You are advised to read an event's details carefully, as there are several variations. In some, the racetrack lends a vehicle to each competitor, while in others you must supply your own vehicles. Some events allow a gang to control more than one vehicle. Some have restrictions in terms of the engine size, chassis type, or weapons that are allowed.
Depending on the type of event, one of these scheduling schemes will be used:
These are rarely stand-alone events but normally act as qualifiers for races and deathraces. You will see the qualifiers for a race event listed on the race's page on the website, as well as in the game lobby.|
Timetrials are unique, in that you can turn up anytime during the event (which has a defined length of time). Your vehicle is not created in-game until you turn up. You can also resign from a timetrial event anytime you like, and any lap times you have recorded will be stored. Typically, players post a few laps only, and do not need to attend for the entire length of the timetrial event.
There are some extra options that are only available in timetrials, not in other event types:
(1) 'Reset!' - You'll find this by right-clicking your car: this sets your car back to the starting grid and (if the car was supplied by the racetrack) you get a shiny new one. (Ok, not very shiny.)
(2) 'Change Driver!' - again, right-click your car in-game. This allows you to replace your current driver with another one from your gang (perhaps your driver isn't feeling too well after hitting a barrier at 80mph). The car must be stopped before changing drivers.
Make sure to log in to these before the official start time, otherwise the server will control your car until you arrive. If the race had no qualifiers, and you don't turn up within the first 30 game seconds, then your cars will be removed. Races don't have a fixed time limit, but are based on number of laps. As each car finishes the race, it is removed from the game. If you have more than one character in your vehicle, you can switch driver by opening the car's 'Manage' panel and then right-clicking on the character who you want to take over driving. The vehicle does not need to be stopped to do this.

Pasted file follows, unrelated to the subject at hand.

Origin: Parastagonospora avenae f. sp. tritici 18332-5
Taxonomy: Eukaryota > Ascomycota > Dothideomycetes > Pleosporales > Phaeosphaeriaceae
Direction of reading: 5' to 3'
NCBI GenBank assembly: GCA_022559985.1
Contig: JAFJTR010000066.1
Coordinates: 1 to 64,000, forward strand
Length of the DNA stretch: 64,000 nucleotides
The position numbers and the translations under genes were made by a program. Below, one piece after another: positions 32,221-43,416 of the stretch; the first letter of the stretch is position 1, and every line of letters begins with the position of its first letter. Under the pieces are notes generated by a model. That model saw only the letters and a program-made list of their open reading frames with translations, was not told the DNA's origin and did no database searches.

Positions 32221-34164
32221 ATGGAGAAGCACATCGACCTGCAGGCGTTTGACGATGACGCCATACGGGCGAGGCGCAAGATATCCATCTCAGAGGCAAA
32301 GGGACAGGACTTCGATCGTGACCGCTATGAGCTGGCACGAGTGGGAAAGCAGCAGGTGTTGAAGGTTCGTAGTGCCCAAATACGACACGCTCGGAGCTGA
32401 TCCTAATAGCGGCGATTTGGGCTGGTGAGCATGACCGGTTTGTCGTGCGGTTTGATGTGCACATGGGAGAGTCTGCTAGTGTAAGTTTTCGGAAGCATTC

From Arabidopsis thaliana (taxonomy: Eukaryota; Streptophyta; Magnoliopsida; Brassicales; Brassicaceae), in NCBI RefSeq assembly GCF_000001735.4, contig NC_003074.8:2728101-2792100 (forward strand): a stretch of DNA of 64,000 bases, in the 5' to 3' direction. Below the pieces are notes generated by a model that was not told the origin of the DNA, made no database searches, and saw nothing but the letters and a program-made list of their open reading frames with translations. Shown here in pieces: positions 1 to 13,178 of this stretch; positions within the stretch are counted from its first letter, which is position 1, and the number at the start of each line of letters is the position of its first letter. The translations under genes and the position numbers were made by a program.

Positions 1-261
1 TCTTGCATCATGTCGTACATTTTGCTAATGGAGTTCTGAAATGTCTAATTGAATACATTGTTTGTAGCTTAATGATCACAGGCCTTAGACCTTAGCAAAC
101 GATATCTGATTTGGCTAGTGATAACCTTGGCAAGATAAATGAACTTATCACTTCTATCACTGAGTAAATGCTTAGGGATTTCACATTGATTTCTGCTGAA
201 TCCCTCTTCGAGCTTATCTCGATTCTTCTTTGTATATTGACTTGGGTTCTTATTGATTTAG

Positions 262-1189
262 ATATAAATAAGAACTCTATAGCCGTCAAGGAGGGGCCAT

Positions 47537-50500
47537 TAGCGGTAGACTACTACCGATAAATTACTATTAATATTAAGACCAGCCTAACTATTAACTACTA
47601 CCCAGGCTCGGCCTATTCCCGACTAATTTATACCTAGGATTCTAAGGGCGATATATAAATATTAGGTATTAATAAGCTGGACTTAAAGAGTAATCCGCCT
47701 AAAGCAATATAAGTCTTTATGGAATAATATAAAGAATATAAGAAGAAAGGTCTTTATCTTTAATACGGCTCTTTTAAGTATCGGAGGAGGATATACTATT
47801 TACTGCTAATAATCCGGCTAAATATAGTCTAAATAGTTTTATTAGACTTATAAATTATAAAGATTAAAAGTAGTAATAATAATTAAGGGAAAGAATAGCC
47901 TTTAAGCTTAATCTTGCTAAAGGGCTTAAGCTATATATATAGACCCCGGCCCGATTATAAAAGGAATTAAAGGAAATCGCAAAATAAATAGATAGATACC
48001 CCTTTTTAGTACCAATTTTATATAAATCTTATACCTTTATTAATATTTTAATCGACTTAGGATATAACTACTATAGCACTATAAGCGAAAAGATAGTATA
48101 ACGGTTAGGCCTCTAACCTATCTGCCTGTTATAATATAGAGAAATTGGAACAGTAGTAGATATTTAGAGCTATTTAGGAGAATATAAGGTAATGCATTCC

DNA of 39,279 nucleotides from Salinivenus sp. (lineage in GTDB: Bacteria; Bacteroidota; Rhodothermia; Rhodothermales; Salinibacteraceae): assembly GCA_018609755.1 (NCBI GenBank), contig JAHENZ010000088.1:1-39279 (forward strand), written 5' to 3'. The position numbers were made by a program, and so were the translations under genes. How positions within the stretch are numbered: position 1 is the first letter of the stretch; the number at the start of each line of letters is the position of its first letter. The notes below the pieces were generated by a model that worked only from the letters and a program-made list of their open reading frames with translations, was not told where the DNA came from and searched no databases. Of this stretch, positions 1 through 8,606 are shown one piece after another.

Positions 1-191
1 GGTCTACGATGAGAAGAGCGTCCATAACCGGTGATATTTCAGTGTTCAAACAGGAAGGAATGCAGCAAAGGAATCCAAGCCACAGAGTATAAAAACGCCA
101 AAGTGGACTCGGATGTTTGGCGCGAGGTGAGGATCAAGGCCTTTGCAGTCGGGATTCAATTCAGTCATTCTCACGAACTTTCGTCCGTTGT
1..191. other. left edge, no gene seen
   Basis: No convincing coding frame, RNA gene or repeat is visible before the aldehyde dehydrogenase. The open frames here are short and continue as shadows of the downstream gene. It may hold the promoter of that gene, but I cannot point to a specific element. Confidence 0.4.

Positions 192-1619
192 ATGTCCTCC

These are races in which weapons are allowed. In all other respects, they are the same as races. OK, perhaps a little more dangerous.
|Combats are conducted either in manmade (or natural) arenas, on-the-road during a journey, or else at a location of strategic importance, such as a factory or oil field. There are several different types of combat event:|
These are scheduled, in-town events that are carried out between two opposing teams. When multiple gangs are involved, they are randomly assigned to the teams.
In order to determine the final rankings of an arena combat, a points system is used. You get points for damaging cars from the opposing team. You lose points for damaging cars from your own team. The amount of points scored is basically the damage amount, multiplied by the combat rating of the car you have damaged.
Combat rating is therefore a sort of handicapping factor which makes arena combats more challenging - you can't just enter with a massively armed vehicle and expect to cruise to victory. Note that any type of damage is included -- this is not just from weapon fire but also from crashing into the enemy. Also, whoever has most recently damaged a car will also gain points if that car subsequently crashes into an obstacle, even if that happens 10 seconds afterwards. Dropped weapons such as mines and spikes also score points.
Finally, you should also be aware that an arena combat runs for 120 game moves, or until all cars from one team have resigned. If the latter, then all non-resigned cars from the winning team have their points total multiplied by 1.5 before the combat ends and the prizes are distributed.